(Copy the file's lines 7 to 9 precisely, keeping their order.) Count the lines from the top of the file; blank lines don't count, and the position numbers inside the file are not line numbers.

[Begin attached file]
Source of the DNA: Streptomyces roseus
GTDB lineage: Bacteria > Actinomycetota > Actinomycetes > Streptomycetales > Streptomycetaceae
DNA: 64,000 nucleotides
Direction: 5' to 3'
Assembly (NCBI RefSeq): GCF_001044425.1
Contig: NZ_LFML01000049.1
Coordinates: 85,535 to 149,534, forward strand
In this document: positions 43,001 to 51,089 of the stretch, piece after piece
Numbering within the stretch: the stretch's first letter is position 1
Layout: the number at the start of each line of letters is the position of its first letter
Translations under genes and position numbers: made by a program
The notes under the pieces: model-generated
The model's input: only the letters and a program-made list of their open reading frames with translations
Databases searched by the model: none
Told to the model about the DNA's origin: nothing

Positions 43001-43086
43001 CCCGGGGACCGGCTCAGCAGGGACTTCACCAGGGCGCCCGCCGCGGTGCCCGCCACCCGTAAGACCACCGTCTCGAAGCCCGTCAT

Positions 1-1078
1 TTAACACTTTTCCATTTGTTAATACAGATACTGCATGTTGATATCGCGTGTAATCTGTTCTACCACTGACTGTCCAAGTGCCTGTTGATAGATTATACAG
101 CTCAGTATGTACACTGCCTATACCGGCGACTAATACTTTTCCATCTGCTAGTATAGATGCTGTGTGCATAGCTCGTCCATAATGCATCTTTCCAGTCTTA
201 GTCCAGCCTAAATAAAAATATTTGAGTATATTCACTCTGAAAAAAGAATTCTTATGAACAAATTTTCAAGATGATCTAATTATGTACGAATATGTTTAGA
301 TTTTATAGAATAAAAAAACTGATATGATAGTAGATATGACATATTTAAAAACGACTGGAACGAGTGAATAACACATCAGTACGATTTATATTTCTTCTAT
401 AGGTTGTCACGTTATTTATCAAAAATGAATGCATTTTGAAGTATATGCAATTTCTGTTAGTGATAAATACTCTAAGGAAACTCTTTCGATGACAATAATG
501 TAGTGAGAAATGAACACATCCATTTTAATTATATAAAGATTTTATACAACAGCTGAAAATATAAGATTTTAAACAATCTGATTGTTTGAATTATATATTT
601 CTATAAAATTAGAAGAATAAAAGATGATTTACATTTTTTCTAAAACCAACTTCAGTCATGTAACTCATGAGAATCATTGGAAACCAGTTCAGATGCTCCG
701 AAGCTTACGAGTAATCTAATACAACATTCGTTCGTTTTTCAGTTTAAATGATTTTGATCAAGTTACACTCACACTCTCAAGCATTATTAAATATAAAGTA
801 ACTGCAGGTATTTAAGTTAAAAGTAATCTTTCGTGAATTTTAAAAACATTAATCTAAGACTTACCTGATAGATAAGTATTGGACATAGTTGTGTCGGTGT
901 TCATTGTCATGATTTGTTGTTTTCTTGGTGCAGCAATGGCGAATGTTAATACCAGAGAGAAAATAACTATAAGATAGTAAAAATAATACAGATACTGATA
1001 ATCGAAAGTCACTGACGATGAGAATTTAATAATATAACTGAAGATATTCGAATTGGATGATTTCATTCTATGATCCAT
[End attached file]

Coordinates: 85,535 to 149,534, forward strand
In this document: positions 43,001 to 51,089 of the stretch, piece after piece
Numbering within the stretch: the stretch's first letter is position 1